Gas pressure is released from the fitting 275 and applied simultaneously to the right chamber 228 via the fitting 270 and passageway 272, and to the left chamber 224. This forces the drive shaft 222 to return to the position shown in FIG. 12. By this return translation of the drive shaft 222, the pulling finger 214 is lowered to engage a perforation 112 in the component strip 102 and draw a component 30 across the interface 107 into the shuttle 202. The action of the hold down arms 288 in descending to clamp the backing strip 108, 110 to the rest 550 and to assist in drawing the component 30 into the shuttle 202 is as described above. Then the shuttle 202 is moved downward a short distance on command from the controller 23, causing the cutter 560 to move past the stationary cutter block 150 on the chute 106. The component backing strip 108, 110 is sheared, at the center of the perforation 112 thereby separating the component 30 in the shuttle 202 from the remainder of the component strip 102 in the storage unit 100.
Then an adjustment step is performed for the component 30 having a pitch distance 114 of one-half inch. Pressure in the left chamber 224 is released and the continuing pressure in the right chamber 228 drives the piston 252 until it rests against the central stop 236. In this translational process, the pulling finger 214 and arms 188 acting on the component strip backings 108, 110 pull the component 30 across the upper surface 552 of the rest 550 by a distance 284 of one-quarter inch so that the component leads 34 symetrically straddle the centerline 566 of the rest 550. Accordingly whether the component 30 is stored with a pitch distance 114 of one-half inch or one inch, the selected component 30 after separation from the remaining component strip 102 of stored components 30, is positioned on the rest 550 with its leads symmetrically straddling the rest centerline 566. Thus later operations performed by the insertion head 302 on all selected components 30 are the same.
The shuttle 202 includes a component detector assembly 572 mounted adjacent to the linkage mechanism 285 (FIGS. 10, 16). The detector assembly 572 is comprised of a drive cylinder 574, fixedly attached to the shuttle 202 by the bracket 576 and bolts 578. The drive cylinder 574 is pivotably connected to the bracket 576 by the pin 580. The piston shaft 582 connects pivotably, via a clevis rod 584 and pin 585, to the switch plate 586 which in turn is pivotably mounted to the shuttle 202 via the pivot pin 588. Accordingly, the pivot pin 588 and bracket 576 have a fixed physical relationship. A nipple fitting 590 connects to the internal chamber of the drive cylinder 574 and, when pressurized, extends the piston shaft 582. A pin 592 engages the end of the shaft 582 where it connects with the clevis rod 584; and a tension spring 594 is elastically stretched between the pin 592 and nipple fitting 590 so that the shaft 582 is withdrawn into the drive cylinder 574 when the cylinder 574 is not pressurized.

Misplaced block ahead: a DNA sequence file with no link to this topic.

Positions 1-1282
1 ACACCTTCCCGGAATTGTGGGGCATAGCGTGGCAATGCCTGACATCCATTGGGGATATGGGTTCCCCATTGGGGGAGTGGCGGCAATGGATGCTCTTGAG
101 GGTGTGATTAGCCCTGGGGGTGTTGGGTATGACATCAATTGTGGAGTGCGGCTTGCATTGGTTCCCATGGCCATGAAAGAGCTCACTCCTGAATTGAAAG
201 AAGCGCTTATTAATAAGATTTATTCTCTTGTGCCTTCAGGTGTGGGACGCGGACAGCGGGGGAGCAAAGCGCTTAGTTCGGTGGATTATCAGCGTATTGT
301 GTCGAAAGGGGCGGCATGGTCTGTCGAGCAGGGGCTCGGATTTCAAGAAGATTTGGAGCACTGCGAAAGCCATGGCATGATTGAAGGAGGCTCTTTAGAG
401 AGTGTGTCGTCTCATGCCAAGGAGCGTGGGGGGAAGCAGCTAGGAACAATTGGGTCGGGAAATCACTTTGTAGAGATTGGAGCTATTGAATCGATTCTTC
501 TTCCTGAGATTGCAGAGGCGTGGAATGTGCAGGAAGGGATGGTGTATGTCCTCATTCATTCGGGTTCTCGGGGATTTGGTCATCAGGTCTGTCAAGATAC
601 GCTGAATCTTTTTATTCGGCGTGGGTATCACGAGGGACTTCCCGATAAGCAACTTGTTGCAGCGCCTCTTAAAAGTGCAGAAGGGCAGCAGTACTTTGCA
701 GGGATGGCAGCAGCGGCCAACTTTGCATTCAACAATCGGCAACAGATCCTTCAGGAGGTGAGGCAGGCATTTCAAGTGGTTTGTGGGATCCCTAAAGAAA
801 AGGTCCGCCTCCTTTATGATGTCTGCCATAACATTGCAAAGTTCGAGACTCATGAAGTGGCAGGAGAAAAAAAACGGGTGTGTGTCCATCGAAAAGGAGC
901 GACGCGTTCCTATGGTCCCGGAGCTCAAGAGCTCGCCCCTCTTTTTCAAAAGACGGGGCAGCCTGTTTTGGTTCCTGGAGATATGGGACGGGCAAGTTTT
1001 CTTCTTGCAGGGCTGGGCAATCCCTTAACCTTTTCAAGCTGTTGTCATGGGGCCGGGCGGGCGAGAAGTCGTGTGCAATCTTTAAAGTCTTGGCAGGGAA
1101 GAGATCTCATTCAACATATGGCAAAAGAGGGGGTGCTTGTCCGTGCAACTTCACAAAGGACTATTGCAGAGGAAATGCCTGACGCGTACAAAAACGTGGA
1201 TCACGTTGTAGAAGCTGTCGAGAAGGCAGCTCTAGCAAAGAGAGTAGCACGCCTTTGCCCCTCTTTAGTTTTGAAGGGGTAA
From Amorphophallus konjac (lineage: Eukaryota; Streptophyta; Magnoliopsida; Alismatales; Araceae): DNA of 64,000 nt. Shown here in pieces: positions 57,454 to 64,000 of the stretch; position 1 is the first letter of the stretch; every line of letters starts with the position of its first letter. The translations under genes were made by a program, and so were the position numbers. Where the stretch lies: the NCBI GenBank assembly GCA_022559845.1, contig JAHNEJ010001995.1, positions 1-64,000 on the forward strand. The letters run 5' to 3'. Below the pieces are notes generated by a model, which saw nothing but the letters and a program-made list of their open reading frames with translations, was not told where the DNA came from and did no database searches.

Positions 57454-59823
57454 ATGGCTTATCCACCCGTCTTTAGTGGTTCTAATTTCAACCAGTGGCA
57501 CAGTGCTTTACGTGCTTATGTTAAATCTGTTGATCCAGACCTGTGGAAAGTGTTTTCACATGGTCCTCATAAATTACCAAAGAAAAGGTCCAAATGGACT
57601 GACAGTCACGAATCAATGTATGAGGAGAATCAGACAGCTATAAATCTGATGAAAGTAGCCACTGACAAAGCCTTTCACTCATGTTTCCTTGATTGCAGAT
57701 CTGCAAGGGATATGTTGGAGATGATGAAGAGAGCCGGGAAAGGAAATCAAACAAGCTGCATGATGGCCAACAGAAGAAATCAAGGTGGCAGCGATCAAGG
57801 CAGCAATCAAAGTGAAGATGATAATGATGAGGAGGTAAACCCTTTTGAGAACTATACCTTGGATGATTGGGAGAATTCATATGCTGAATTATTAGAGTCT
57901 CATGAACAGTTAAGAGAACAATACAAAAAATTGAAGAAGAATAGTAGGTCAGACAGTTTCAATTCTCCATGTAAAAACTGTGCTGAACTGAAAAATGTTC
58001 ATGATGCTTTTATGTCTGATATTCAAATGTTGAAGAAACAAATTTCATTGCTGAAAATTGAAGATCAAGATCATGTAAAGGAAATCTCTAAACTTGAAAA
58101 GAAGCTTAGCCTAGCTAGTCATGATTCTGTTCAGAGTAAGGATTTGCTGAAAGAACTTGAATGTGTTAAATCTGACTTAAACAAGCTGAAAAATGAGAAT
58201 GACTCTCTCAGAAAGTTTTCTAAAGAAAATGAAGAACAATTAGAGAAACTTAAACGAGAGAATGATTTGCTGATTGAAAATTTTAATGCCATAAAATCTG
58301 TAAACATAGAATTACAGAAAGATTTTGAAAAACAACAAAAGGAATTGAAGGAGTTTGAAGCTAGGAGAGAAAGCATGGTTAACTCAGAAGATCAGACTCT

A switch 596, having an extended leaf 598 for actuation of said switch 596, is fixedly mounted to the switch plate 586. The leaf 598 is engaged by the detector 600 at one end 602. The detector 600 is pivotably connected between its ends to the switch plate 586 by a shoulder screw 604. The other end 606 of the detector 600 is elongated, tapered upward at the tip 607, and extends away from the pivot screw 604 in the direction opposite from the switch 596. When the drive cylinder 574 is pressurized, the lower edge 608 of the detector 600 lies parallel to the plane of the upper surface 552 of the rest 550 and alongside the rest 550 (FIGS. 10, 13). The detector end 602 is normally pressed upward against the switch leaf 598 by the compression spring 610 engaged between the switch plate 586 and a pin 612 extended through the end 602 of the detector 600. The edge 614 of a boss 616 raised from the surface of the switch plate 586 limits the upward motion of the detector 600 against the leaf 598. When a component 30 is drawn by the pulling finger 214 and hold down arms 288 onto the rest 550 the component leads 34 (not the component body 32) slide under the tapered tip 607 and lower edge 608 of the detector 600. The presence of the leads causes the detector 600 to pivot to the position indicated as 600' about the shoulder screw 604, thereby lowering the other end 602 by further compression of the spring 610. Lowering of the detector end 602 allows the leaf 598 to lower and actuate the switch 596, whereby a signal is fed to the controller 23 indicating that a component 30 was present on the component strip 102 and said component has in fact been drawn into the shuttle 202. Occurrence of this signal allows the controller 23 to proceed with the normal operation of the shuttle 202 as described above. Non-occurrence of this signal indicates that no component 30 was present on the component strip 102 at the interface 107. In this case the controller 23 drives the shuttle 202 down slightly, e.g., in the order of 0.18 inch, to cut the paper backing strips 108, 110; then the shuttle is raised to its prior position and the linkage mechanism 285 is directed by the controller 23 to repeat the steps required to select and detect a component 30 from that same feed chute 106. If there should be three consecutive unsuccessful attempts to select a component 30 as indicated by the detector assembly 572, the controller 23 will stop the machine 10 and actuate a signal, e.g., audible or visible, (not shown) indicating the nature of the malfunction.